A thin film magnetic head device having a two-turn coil as shown in FIG. 3 was produced in accordance with the invention. On a magnetic base of ferrite forming substrate 30, a first conductor layer 31 of aluminum is deposited by masked sputtering. The overall surface of a structure thus prepared is sputter coated with aluminum oxide while masking future junction 34 between the first conductor layer and a second conductor layer, a portion of which the magnetic base magnetically couples with an upper magnetic member 33, and a portion of which forms a bonding pad for a lead wire 36. The second conductor layer 32 is then formed by masked sputtering, and the upper magnetic member 33 formed masked sputtering of permalloy (nickel 80% - iron 20%). Chromium, copper and gold are deposited by masked sputtering on bonding pad portions for lead wires 35 and 36, and copper lead wires are soldered to the bonding pad portions. Finally, the overall surface of the structure thus prepared is covered with a silicon dioxide protective film. A mask is produced by depositing glass wool filaments having about 1 μm diameter and 1 mm length on a stainless plate 0.5 mm thick by means of electrostatic deposition, and by cutting away portions of the bundle swelling out from the mask edge and making the height of the bundles uniform by means of a laserr beam of 0.2 μm diameter.
A conventional process of producing a magnetic head device of the same configuration comprises depositing a first conductor layer through a mask, anodizing the surface of the first conductor layer, removing the anodized film at the portion to which a second conductor is connected, mask depositing the second conductor layer, depositing a dioxide silicon film on the overall surface of the resultant structure, partially removing the silicon dioxide film at a magnetic coupling portion for an upper magnetic member and at lead wire bonding pad portions by means of chemical etching, mask depositing the upper magnetic member of permalloy, and bonding lead wires to the pads.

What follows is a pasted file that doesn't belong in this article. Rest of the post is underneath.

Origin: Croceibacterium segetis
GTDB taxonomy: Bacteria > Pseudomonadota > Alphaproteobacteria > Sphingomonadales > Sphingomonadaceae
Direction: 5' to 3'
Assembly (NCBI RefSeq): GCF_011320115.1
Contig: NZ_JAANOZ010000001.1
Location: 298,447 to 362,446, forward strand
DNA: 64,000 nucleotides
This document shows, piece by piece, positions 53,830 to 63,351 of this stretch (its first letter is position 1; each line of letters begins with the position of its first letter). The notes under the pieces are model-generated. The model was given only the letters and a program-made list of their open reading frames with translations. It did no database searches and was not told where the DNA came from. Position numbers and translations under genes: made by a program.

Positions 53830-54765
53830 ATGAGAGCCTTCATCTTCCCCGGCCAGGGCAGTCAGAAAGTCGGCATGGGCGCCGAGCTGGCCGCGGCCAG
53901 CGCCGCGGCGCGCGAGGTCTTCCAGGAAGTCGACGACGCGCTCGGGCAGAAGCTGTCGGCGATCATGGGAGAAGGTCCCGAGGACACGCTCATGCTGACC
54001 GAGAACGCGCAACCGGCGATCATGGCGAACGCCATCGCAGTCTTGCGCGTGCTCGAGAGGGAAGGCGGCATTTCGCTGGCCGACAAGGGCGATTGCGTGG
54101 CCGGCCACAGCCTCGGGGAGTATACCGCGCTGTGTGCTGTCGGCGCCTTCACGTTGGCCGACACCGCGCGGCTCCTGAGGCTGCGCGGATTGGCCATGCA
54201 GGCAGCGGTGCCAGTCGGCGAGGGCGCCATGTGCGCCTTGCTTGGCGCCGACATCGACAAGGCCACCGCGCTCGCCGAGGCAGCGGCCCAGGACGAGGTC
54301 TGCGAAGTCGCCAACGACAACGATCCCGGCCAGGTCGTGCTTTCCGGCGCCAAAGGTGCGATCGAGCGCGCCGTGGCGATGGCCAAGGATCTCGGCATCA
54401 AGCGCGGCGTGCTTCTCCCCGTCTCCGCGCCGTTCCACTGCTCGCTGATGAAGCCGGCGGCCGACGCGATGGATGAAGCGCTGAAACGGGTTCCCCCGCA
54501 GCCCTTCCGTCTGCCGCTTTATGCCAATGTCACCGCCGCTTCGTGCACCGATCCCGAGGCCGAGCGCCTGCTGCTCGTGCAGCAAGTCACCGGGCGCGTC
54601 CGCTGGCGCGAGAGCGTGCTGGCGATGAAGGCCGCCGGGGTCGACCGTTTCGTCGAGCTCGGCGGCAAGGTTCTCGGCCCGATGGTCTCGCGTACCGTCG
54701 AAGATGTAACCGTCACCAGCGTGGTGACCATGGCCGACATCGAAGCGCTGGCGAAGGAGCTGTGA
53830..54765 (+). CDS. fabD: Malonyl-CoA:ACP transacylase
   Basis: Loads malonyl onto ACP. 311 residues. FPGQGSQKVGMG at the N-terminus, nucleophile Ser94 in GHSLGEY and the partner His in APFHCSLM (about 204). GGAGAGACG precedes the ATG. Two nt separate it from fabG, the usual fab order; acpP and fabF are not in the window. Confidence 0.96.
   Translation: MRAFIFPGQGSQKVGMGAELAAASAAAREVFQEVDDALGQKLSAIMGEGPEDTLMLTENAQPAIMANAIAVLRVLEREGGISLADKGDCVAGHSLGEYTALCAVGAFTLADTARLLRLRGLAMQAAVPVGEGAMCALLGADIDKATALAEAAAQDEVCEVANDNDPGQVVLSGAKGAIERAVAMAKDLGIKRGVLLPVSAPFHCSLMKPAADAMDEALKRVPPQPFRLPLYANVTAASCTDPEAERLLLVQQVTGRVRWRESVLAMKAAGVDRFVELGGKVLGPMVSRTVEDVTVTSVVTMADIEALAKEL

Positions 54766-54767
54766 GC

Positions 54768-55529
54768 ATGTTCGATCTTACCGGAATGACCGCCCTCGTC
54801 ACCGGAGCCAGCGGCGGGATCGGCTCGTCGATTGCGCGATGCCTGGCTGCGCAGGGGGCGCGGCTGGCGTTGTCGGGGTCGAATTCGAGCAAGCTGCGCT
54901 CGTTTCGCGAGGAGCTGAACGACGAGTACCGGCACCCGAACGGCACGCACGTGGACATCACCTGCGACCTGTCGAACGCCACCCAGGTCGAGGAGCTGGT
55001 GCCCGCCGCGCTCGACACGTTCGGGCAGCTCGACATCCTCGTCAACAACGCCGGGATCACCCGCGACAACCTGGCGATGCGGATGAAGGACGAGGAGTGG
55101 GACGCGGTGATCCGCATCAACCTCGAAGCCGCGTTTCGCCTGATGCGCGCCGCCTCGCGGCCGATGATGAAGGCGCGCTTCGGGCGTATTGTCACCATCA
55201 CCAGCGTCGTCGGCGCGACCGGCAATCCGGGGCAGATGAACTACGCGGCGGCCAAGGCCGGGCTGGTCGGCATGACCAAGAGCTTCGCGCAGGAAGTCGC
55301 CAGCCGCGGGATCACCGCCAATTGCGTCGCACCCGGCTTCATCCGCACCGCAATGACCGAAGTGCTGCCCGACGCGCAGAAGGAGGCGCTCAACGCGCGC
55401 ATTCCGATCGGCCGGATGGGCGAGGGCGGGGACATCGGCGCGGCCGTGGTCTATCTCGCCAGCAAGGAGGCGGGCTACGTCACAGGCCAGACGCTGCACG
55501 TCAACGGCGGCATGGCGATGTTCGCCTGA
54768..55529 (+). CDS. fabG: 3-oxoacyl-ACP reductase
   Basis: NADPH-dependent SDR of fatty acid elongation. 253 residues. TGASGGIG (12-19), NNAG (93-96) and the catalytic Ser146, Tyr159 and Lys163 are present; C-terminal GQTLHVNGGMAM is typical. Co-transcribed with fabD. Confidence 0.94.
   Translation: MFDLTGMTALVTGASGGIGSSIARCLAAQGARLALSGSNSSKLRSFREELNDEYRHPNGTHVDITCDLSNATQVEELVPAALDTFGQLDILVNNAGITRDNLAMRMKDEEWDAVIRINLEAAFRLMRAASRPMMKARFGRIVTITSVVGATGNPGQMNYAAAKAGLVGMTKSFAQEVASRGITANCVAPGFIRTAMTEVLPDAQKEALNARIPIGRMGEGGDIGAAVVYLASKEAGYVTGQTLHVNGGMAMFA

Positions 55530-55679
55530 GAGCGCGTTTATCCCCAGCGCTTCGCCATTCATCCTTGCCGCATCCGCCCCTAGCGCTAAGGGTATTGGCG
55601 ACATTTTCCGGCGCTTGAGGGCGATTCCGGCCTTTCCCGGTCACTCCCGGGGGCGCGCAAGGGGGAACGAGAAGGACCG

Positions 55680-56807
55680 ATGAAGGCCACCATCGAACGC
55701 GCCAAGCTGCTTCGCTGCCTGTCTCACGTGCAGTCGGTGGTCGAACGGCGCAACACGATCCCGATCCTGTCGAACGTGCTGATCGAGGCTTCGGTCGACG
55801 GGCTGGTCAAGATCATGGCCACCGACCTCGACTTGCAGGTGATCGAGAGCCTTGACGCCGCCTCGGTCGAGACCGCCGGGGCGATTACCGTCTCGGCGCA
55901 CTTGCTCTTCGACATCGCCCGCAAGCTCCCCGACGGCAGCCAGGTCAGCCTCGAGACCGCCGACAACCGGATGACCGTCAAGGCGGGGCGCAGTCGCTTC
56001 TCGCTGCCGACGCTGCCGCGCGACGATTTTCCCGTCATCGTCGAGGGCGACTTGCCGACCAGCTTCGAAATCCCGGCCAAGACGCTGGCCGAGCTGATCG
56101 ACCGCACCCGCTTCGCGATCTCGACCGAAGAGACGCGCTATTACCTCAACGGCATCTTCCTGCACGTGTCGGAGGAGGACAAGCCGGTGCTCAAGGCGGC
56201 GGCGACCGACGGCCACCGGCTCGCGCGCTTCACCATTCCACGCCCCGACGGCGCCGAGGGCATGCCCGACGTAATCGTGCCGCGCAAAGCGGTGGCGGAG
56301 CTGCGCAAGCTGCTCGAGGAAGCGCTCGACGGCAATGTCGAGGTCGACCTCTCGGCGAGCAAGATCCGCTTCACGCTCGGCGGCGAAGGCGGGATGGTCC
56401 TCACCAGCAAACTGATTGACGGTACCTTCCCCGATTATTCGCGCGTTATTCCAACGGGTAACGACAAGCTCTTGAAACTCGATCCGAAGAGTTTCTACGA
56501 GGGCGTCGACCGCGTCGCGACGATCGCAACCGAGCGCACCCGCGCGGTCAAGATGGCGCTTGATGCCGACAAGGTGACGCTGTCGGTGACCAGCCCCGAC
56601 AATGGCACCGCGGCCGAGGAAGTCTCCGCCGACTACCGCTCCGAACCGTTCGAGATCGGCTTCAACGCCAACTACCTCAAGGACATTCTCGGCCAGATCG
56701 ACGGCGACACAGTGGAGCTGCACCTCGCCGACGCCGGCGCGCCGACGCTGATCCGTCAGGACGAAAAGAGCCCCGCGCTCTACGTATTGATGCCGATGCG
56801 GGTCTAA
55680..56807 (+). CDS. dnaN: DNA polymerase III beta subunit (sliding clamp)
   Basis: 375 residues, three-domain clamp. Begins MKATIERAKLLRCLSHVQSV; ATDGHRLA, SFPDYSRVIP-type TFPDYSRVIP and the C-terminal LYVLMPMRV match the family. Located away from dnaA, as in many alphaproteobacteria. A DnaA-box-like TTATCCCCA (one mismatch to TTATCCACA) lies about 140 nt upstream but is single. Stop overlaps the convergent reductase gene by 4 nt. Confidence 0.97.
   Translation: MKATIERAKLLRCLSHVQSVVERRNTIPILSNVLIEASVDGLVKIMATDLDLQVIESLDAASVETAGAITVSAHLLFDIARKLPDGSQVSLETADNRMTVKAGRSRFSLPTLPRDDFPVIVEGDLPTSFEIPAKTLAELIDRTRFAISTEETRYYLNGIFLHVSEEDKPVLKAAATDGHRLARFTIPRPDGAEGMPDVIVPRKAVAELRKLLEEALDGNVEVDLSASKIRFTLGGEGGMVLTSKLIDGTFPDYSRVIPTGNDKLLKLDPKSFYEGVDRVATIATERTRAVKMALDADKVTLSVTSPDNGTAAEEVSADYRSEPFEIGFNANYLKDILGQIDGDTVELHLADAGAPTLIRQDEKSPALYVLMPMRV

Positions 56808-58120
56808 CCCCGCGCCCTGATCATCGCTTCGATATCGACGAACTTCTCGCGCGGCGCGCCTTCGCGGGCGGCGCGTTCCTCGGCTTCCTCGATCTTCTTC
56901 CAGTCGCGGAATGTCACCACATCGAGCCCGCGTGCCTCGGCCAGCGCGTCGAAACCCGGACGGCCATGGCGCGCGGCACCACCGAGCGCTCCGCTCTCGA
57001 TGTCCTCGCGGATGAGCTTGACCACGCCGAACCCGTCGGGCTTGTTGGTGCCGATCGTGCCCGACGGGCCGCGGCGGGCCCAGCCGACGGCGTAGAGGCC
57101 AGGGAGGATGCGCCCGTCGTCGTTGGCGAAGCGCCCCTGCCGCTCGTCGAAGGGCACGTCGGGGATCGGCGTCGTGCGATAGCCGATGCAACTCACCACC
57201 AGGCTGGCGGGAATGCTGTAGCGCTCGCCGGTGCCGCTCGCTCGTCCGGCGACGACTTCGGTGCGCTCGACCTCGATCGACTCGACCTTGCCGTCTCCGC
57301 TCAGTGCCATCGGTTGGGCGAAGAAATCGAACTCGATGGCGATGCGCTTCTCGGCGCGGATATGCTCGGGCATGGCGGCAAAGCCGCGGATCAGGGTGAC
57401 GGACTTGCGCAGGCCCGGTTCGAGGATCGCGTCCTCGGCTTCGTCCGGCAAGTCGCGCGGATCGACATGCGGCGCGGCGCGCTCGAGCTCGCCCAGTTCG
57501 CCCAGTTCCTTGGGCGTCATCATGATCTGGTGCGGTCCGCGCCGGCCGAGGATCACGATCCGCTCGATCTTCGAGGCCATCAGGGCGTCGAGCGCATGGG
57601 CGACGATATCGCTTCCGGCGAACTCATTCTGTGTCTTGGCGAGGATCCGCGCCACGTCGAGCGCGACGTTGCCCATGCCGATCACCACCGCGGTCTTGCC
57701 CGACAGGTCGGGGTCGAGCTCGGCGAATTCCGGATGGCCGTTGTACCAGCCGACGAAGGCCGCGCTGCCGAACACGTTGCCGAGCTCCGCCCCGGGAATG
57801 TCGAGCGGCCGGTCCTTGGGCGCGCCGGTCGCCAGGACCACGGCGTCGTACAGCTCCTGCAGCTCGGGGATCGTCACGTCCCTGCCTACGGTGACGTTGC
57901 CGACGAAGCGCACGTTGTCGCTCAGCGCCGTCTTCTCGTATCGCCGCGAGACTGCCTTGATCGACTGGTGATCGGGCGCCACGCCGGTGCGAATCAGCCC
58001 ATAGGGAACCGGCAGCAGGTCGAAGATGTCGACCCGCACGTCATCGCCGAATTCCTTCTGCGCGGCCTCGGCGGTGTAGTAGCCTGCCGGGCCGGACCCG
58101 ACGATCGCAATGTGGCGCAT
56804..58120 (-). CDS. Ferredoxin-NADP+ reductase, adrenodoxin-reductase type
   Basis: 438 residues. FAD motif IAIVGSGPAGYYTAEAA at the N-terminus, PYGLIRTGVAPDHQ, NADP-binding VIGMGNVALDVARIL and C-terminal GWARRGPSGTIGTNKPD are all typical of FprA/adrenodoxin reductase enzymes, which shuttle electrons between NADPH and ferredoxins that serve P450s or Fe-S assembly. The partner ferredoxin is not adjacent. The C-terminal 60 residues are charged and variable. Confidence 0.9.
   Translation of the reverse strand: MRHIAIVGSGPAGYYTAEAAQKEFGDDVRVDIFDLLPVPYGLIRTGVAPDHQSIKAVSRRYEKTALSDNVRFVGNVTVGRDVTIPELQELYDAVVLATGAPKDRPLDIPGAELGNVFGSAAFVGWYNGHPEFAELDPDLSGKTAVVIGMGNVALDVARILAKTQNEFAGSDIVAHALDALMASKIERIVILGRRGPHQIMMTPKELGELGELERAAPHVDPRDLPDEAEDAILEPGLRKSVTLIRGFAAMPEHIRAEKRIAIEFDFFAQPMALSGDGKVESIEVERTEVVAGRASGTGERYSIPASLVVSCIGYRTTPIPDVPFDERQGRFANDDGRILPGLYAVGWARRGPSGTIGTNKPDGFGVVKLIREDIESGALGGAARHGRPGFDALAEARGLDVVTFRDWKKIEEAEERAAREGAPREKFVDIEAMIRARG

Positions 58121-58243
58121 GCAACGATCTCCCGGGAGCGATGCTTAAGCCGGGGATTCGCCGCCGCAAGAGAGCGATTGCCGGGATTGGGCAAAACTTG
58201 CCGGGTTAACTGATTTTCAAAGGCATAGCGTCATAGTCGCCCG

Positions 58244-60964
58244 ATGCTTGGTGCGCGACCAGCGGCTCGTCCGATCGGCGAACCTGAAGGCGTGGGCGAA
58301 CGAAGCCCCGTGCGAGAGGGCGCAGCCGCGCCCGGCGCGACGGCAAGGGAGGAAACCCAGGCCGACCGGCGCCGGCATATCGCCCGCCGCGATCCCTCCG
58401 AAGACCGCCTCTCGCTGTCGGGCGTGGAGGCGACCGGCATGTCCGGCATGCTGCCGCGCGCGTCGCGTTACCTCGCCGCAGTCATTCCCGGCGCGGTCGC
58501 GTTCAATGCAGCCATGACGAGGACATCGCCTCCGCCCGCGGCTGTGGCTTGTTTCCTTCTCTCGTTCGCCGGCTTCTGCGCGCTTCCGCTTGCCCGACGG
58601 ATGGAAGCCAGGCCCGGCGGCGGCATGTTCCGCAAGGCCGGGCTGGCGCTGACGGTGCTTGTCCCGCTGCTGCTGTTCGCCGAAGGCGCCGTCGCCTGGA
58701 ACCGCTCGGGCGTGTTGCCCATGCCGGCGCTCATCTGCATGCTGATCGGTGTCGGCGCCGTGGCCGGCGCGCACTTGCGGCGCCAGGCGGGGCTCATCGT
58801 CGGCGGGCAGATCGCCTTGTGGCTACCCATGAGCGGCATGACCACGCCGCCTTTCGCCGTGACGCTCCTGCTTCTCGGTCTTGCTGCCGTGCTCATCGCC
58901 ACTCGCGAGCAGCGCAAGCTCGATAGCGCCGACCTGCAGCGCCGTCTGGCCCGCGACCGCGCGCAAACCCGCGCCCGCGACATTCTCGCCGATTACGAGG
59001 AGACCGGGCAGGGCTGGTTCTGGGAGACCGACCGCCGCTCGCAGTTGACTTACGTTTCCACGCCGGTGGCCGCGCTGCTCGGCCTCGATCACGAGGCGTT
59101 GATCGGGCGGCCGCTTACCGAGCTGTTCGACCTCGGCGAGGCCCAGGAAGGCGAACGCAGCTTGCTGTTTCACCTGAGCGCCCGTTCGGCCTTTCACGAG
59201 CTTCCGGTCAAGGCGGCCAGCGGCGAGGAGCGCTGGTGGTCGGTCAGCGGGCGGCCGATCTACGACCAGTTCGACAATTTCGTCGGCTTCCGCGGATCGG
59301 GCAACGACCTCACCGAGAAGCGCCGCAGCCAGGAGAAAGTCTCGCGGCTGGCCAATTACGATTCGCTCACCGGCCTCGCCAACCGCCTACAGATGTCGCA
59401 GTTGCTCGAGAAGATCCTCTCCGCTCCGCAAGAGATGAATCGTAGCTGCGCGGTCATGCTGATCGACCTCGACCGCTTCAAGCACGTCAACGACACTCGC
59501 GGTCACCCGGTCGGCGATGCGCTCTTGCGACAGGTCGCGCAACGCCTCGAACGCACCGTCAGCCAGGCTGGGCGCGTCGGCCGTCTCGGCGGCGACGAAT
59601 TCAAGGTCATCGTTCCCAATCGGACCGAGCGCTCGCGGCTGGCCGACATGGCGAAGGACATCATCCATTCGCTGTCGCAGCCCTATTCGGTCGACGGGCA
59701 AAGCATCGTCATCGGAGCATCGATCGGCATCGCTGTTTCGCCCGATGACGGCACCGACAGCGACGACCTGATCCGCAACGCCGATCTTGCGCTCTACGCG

Resistance between the lead wires was measured. For the magnetic head device of the invention, the measured value was 1Ω to 1.2Ω which approximated a theoretical value; for the conventional one, a 2Ω to 3Ω measured value resulted. Further, a cyclic thermal test between -20° C and 150° C proved that the magnetic head device of the invention is durable against thermal cycles of more than five times the thermal cycles for the conventional magnetic head device. Probably, long life time results from the fact that films formed by the sputtering process has higher adhesive strength with the substrate than films formed by vacuum deposition, and the elimination of chemical etching by immersing the structure into chemical liquid etchants and anodization steps prevents the creation of contaminants.
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|U.S. Classification||204/192.15, 118/505, 427/531, 427/526, 204/192.12, 204/192.3, G9B/5.094, 360/110, 257/E21.575, 427/524|
|International Classification||H01F41/34, H05K3/14, C23C14/04, H01L21/768, G11B5/31|
|Cooperative Classification||H01F41/34, H05K3/143, H01L21/768, G11B5/3163, C23C14/042|
|European Classification||C23C14/04B, H01L21/768, H01F41/34, G11B5/31M|